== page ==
Christmas is Coming!

This year… Christmas will be in December!decoration-1934889_1280

That is really not news, but too often the Christmas season catches people unprepared financially. Consumer counseling agencies see a 25 percent increase in the number of people seeking help in January and February, mostly due to overspending during the holidays. In an effort to maintain peace in the family and goodwill toward themselves, many people spend more than they should every Christmas, something that becomes painfully obvious when credit card statements arrive in January.

The reason so many people get into debt for Christmas is simple—they haven’t planned ahead and they overspent. They haven’t saved or given thought to how they may be able to creatively reduce the cost of Christmas. Now is the time to establish a budget for how much you’re going spend for Christmas and start putting money aside. Even though we just finished the holiday season and Christmas is out of our minds right now, it’s the best time to start planning for Christmas 2017.

To determine a reasonable budget for Christmas 2017, look at your spending for Christmas 2016. While it is fresh in your mind, in your bank account, and on your credit card statements, calculate the total you spent on Christmas 2016.

Be sure to include everything. if you host a Christmas party, that needs to be included. If the Holiday dinner is at your house and you take care of all the food and beverages, that needs to be included. If you travel to be with family in a different state, travel costs need to be included, along with the cost of presents, decorations, and any other items you bought.

Starting now, there are 12 months to save up for Christmas, so divide your total spending for Christmas 2016 by 12 and that’s what you need to save each month to have a debt free Christmas in 2017.
Saving $25 per month gives you $300 at Christmas; $50 a month results in $600 at Christmas and $100 a month is $1,200 for Christmas spending. Saving something each month will help you avoid a holiday spending hangover. If you can’t afford to save something each month, what makes you think you can pay off the credit cards after Christmas?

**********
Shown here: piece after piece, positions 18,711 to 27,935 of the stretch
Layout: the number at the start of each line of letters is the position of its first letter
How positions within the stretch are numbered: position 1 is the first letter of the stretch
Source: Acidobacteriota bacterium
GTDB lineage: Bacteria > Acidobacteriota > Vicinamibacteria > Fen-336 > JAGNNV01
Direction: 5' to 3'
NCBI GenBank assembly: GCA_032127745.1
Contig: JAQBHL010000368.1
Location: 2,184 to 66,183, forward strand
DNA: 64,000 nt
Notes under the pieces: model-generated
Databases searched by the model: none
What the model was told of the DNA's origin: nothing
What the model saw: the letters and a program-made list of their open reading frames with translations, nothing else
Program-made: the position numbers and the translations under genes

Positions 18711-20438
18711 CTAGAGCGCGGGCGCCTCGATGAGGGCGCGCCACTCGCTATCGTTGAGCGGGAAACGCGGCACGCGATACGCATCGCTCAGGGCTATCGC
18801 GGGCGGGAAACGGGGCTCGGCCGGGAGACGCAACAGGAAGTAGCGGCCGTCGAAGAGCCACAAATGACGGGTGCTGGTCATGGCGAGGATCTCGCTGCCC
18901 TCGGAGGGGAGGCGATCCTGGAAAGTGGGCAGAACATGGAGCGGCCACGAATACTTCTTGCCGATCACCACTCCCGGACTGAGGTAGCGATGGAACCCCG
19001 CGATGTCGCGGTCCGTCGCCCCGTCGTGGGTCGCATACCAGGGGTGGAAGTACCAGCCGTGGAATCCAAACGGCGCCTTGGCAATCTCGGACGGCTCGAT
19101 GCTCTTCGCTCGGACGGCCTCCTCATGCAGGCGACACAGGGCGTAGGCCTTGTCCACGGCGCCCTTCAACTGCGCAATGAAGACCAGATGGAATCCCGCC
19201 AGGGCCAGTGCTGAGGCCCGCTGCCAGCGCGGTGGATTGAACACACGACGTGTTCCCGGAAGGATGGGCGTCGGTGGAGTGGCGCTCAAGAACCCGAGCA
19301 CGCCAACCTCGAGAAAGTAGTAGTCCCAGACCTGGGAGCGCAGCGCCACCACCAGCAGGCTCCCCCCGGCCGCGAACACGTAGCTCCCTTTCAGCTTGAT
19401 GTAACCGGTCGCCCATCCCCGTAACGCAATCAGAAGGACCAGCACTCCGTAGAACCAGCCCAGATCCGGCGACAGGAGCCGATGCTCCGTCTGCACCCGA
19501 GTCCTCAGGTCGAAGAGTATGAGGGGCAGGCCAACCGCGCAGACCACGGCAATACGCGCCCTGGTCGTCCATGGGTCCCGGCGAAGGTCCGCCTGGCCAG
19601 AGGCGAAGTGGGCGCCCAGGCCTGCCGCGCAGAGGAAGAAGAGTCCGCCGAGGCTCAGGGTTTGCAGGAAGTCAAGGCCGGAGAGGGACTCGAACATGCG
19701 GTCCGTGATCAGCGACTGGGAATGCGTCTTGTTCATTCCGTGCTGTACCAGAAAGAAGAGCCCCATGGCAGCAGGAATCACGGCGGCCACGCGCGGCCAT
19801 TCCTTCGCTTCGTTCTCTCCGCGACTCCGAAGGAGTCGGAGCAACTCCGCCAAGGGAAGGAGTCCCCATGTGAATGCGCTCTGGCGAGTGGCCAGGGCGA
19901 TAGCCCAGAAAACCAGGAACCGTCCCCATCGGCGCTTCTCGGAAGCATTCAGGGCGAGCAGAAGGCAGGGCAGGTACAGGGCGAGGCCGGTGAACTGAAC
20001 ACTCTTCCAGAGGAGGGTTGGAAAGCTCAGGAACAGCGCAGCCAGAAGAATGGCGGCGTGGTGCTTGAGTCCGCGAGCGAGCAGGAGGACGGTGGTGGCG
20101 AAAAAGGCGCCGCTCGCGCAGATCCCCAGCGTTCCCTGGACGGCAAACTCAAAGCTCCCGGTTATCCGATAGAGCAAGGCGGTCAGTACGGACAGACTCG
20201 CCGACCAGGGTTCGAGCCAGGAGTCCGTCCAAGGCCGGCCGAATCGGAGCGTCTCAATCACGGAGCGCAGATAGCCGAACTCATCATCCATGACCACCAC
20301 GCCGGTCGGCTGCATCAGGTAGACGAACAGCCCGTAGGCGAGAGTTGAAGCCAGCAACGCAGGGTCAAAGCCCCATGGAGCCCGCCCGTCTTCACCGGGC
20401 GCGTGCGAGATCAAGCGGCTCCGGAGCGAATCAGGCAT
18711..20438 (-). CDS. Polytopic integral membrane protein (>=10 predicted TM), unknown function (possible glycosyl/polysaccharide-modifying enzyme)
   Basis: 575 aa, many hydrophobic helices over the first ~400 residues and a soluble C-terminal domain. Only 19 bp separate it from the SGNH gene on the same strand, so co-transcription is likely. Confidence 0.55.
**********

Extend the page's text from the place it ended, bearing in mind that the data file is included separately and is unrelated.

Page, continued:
Now is the time to have the discussion with other family members and friends about curbing Christmas spending – they will probably be as relieved as you are to simplify things. Suggest drawing names and having each person buy a gift for one other person. But do it now so nobody is surprised in December when you want to cut back on spending. Otherwise, you are into the holiday season and it is too hard to change what you’ve always been doing.

Once infused with the gift-giving spirit, we all may be tempted to include every aunt, uncle, fifth cousin, neighbor and friend on our Christmas list without being able to afford it. Even if you are financially well off, what about friends and family – are they able to keep up with the overspending most families do at Christmas?

Many stores liquidate merchandise at the end of each season so start your holiday shopping early and keep your eyes peeled for bargains year-round. If you shop sales throughout the year you’re almost certain to find great gifts at steep discounts – from toys and games to clothing and electronics.

One reason so many people bust their holiday budgets is waiting until the last minute when the pressure to buy is the highest. Pay attention during the year to ideas for gifts. You may get some great clues as you analyze what interests the people in your life without the pressure of trying to figure out the perfect gift.

If you are a crafty person, make some of the gifts. It’s very personal and often more appreciated than buying something at the store. A handmade gift communicates how much you care for them without costing much, and you have 11 ½ months to finish making the gifts.

Think of something unique and meaningful like a framed picture of the family you took during a special time. Try getting the kids involved in decorating the frame to make it more unusual.

Maybe you make baked goods for gifts. I realize there are no Christmas cookie bags and plastic containers in the stores now – so buy a red one at the Valentines Day or July 4th sales and make it Christmassy with ribbons and tissue paper.

For the non-financial aspects of the holiday, take a long hard look at Christmas 2016. What went well? What was a disaster? The key is to plan Christmas 2017 so you can do MORE of the fun things and LESS of the non-so-fun things.

Remember, Christmas is the time of year that we should be centered on celebrating the birth of Jesus. We encourage you to prayerfully make the commitment not to go one penny in debt this Christmas.

But this doesn’t just pertain to Christmas. Planning and budgeting for birthdays, anniversaries, and any other holiday that involves gifts or spending helps us stay out of debt.

James 1:16-17 reads, “Do not be deceived, my beloved brothers: all good giving and every perfect gift is from above, coming down from the Father.”

No matter how much we spend, or how many presents we buy, our gifts are only temporary and the only true gift comes from above.

Evelyn Bean

Posted in Budgeting, Christmas, Finances

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